Aspects of Physical and Cultural Embodiment in Language
Edited By Marek Kuźniak, Bożena Rozwadowska and Michał Szawerna
This volume has its origins in an international conference on emotions organized by the Polish Association for the Study of English and held at the University of Wrocław in April 2015. In the course of the conference, it became clear that emotions are productively explored with relation to motion for the reason that emotion(s) and motion(s) constitute profoundly intertwined dimensions of physical and cultural embodiment reflected in language. The relationship between motion(s) and emotion(s) became the underlying theme of this volume, which comprises nineteen contributions presenting exploratory and applicative accounts of (e)motion(s) situated in topical research areas of linguistic theory, second language acquisition, and translation studies.
Self-confidence in the classroom
Abstract: It is commonly known that second language acquisition is strongly influenced by the affective domain, which includes numerous factors, such as anxiety, attitude, inhibition, self-esteem, self-confidence, empathy, and extraversion. This article raises a question of considerable importance for foreign language teachers: how to develop and boost learners’ self-confidence? Its purpose is to find out in which classroom situations learners gain their self-confidence. The study focuses on different lesson segments: testing, working with a course book, classroom organization, and contacts between teachers and learners. What is more, I characterize and focus on the task self-confidence, as it is more adequate for the classroom environment than global self-confidence. The methodology that is used in my study is a questionnaire for students in three age groups: teenagers, adolescents, and adults. The questionnaire investigates in which classroom situations, activities, and group arrangements students feel the most self-confident. The outcomes of my study define the classroom situations that enhance as well as increase students’ self-confidence and, consequently, accelerate their language learning process.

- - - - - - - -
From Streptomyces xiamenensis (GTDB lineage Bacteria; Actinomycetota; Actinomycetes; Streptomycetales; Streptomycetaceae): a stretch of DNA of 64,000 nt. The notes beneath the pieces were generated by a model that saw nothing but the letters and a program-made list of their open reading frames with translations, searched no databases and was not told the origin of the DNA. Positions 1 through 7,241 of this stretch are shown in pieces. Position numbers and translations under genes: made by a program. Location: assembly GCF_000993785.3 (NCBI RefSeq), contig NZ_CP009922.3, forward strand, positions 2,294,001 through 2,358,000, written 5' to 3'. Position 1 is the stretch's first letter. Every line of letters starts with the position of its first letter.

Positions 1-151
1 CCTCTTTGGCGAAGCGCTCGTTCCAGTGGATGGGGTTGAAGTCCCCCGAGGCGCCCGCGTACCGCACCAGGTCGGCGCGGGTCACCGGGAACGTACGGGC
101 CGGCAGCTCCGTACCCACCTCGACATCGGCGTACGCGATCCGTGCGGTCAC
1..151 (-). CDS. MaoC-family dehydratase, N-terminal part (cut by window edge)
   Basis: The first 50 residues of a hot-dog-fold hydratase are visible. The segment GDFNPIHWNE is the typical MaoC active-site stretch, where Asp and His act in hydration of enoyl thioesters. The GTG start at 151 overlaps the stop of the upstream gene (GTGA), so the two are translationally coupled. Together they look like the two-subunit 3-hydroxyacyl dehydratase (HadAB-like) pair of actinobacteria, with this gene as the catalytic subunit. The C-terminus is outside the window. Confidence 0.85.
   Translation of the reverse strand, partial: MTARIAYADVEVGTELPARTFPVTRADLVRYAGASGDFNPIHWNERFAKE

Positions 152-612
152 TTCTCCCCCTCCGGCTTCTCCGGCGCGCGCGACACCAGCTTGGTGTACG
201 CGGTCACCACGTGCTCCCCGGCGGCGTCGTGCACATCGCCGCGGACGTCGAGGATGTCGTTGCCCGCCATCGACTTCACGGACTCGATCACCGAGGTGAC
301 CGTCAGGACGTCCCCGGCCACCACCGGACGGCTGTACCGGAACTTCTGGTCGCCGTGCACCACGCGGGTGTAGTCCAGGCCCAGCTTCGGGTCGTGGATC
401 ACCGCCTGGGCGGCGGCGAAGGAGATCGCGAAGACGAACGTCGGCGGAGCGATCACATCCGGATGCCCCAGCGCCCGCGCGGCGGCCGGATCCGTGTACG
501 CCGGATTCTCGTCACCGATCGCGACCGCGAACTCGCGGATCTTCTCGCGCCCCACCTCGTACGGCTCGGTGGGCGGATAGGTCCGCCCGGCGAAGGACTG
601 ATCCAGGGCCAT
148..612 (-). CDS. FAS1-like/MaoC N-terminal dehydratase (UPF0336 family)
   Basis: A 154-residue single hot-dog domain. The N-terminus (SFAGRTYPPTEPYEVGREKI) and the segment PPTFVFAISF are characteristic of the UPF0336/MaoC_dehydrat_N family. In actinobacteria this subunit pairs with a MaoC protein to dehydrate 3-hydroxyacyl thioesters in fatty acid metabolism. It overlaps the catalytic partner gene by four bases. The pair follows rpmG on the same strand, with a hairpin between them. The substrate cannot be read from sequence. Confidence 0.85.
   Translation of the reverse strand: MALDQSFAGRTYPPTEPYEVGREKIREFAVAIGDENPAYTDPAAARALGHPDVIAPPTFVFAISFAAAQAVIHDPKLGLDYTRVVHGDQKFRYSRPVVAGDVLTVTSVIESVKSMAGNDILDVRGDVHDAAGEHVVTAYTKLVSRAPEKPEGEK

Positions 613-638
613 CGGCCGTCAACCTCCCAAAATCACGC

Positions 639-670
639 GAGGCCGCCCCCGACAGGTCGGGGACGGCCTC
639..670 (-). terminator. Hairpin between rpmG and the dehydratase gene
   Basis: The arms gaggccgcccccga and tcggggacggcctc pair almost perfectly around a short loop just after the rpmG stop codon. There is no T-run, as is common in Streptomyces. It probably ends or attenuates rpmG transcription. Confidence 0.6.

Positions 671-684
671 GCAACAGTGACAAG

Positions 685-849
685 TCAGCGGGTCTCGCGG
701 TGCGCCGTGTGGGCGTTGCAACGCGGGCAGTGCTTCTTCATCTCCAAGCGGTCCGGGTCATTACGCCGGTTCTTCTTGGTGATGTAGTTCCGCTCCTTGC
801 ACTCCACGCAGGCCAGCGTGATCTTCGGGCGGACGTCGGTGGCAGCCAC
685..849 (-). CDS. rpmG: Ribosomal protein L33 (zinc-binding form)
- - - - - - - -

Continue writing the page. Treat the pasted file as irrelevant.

Keywords: self-confidence, self-esteem, task self-confidence, classroom, students’ participation
You are not authenticated to view the full text of this chapter or article.
This site requires a subscription or purchase to access the full text of books or journals.
Do you have any questions? Contact us.Or login to access all content.